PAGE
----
A digital control system based partly on an extremum-seeking control algorithm tracks the changing resonance frequency of a piezoelectric actuator or an electrically similar electromechanical device that is driven by a sinusoidal excitation signal and is required to be maintained at or near resonance in the presence of uncertain, changing external loads and disturbances. Somewhat more specifically, on the basis of measurements of the performance of the actuator, this system repeatedly estimates the resonance frequency and alters the excitation frequency as needed to keep it at or near the resonance frequency. In the original application for which this controller was developed, the piezoelectric actuator is part of an ultrasonic/sonic drill/corer. Going beyond this application, the underlying principles of design and operation are generally applicable to tracking changing resonance frequencies of heavily perturbed harmonic oscillators.

Resonance-frequency-tracking analog electronic circuits are commercially available, but are not adequate for the present purpose for several reasons:

  • The input/output characteristics of analog circuits tend to drift, often necessitating recalibration, especially whenever the same controller is used in driving a different resonator.
  • In the case of an actuator in a system that has multiple modes characterized by different resonance frequencies, an analog controller can tune erroneously to one of the higher-frequency modes.
  • The lack of programmability of analog controllers is problematic when faults occur, and is especially problematic for preventing tuning to a higher-frequency mode.

In contrast, a digital controller can be programmed to restrict itself to a specified frequency range and to maintain stability even when the affected resonator is driven at high power and subjected to uncertain disturbances and variable loads.

This Resonance-Tracking Controller includes three main subsystems that function together to effect a combination of coarse and fine frequency tracking optimized to maintain operation at a desired resonance and avoid undesired resonances.
The present digital control system (see figure) is implemented by means of an algorithm that comprises three main subalgorithms: a hill-climbing control algorithm, an estimation-based extremum-seeking control (ESC) algorithm, and a supervisory algorithm. The hill-climbing algorithm is useful for coarse tracking to find and remain within the vicinity of the resonance. The ESC algorithm is not capable of coarse resonance tracking, but is capable of fine resonance tracking once the estimates of parameters generated by the hill-climbing algorithm have converged sufficiently. On the basis of the parameter-estimation errors, the supervisory algorithm switches operation to whichever of the other two algorithms performs best at a given time.

For the purpose of the control algorithm, the performance of the actuator is quantified in terms of the ratio between the time-averaged drive-voltage amplitude and the time-averaged drive current amplitude during a sampling time period. In the hill-climbing algorithm, the excitation frequency during the next sampling period is incremented or decremented by an arbitrary fixed step. If the increment or decrement results in an increase in the current/voltage ratio, then the direction of change (increase or decrease, respectively) of frequency is accepted and another such change (increment or decrement, respectively) is made during the following sampling period. If, on the other hand, the increment or decrement results in a decrease in the current/ voltage ratio, then the direction of change of frequency during the following sampling period is reversed. The process as described thus far is repeated, causing the current/voltage performance to climb to one of the resonance peaks and eventually to oscillate about the peak. In order to prevent climbing of one of the undesired higher-frequency resonance peaks, it is necessary to choose the starting excitation frequency near the desired peak and to impose a limit on the excursion from the starting frequency.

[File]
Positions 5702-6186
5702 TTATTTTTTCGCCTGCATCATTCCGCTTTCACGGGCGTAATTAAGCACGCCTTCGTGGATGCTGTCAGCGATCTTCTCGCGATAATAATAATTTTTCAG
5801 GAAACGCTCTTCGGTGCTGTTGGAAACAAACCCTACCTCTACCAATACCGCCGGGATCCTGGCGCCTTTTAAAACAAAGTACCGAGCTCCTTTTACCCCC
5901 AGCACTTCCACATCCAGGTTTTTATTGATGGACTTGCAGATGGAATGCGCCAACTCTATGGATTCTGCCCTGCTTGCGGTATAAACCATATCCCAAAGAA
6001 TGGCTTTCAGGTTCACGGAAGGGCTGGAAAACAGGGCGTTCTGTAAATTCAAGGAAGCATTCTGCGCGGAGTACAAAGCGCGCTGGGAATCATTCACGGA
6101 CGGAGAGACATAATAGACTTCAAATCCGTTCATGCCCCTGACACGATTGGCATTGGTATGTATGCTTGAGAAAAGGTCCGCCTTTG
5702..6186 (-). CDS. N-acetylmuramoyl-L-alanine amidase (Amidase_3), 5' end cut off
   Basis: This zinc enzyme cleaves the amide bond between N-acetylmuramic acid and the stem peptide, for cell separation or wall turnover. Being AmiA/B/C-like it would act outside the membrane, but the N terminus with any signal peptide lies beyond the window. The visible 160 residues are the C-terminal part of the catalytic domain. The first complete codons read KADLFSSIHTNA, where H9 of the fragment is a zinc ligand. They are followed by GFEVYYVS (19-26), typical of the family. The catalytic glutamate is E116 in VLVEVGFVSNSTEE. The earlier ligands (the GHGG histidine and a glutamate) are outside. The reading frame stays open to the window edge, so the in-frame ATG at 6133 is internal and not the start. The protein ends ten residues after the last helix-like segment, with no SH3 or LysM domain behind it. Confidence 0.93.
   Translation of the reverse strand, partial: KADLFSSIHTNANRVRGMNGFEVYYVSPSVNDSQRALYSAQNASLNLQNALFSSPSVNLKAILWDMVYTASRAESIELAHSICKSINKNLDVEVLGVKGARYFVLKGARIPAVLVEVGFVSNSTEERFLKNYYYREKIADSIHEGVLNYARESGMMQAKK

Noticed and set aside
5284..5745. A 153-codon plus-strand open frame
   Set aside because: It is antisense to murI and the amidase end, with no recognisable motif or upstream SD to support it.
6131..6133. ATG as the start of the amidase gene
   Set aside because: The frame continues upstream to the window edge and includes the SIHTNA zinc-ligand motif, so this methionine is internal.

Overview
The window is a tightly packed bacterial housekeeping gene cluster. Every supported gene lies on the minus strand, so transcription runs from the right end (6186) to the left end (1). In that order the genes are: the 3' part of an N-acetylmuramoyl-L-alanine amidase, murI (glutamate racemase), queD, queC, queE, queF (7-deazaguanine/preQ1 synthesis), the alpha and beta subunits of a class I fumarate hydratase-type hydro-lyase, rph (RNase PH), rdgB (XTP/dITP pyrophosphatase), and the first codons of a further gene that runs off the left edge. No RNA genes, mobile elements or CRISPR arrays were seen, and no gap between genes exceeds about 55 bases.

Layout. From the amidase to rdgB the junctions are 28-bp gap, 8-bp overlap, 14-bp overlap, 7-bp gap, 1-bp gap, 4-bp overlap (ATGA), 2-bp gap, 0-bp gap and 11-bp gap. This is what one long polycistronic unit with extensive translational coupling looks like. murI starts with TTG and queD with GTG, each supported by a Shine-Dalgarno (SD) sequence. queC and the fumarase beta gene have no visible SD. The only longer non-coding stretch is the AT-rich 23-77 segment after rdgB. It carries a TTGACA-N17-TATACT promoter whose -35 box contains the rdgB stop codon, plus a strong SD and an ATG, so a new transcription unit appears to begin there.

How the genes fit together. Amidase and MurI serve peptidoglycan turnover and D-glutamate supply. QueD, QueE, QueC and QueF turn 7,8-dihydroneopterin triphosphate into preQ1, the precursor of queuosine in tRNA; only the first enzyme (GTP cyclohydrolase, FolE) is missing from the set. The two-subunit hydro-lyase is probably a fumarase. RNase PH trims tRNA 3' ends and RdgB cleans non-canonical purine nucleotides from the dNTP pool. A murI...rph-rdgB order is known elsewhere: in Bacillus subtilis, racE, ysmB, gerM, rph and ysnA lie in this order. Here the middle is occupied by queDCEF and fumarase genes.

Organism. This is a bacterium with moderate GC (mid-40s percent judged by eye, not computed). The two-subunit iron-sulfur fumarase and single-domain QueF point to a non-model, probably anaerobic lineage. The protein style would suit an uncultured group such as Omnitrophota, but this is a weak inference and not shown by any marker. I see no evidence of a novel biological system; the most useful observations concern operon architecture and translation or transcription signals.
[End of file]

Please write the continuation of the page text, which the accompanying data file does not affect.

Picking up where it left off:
Once the excitation frequency has begun to oscillate about the peak, the supervisory algorithm switches operation to the ESC algorithm, which uses past as well as present input/output data to make a least-squares estimate of the resonance frequency. The estimation task involves updating two scalar parameters of a quadratic model that represents the input/output map of the actuator resonance. After each sampling period, the new input/output data pair is added to the collection of past data pairs, such that information regarding the input/output relationship of the actuator increases over time; in other words, as the input/output information comes in, the algorithm tries to improve the fit between the quadratic model near resonance and all the past input/output data up to the current time. Once the estimated parameters have converged sufficiently, the excitation frequency is updated according to a simple formula that represents a maximizer associated with the quadratic model. In the event that the estimates begin to diverge beyond a specified limit, the supervisory algorithm switches operation back to the hill-climbing algorithm.

This work was done by Jack Aldrich, Yoseph Bar-Cohen, Stewart Sherrit, Mircea Badescu, Xiaoqi Bao, and Zensheu Chang of Caltech for NASA's Jet Propulsion Laboratory. For further information, contact This email address is being protected from spambots. You need JavaScript enabled to view it..


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This article first appeared in the April, 2008 issue of NASA Tech Briefs Magazine.

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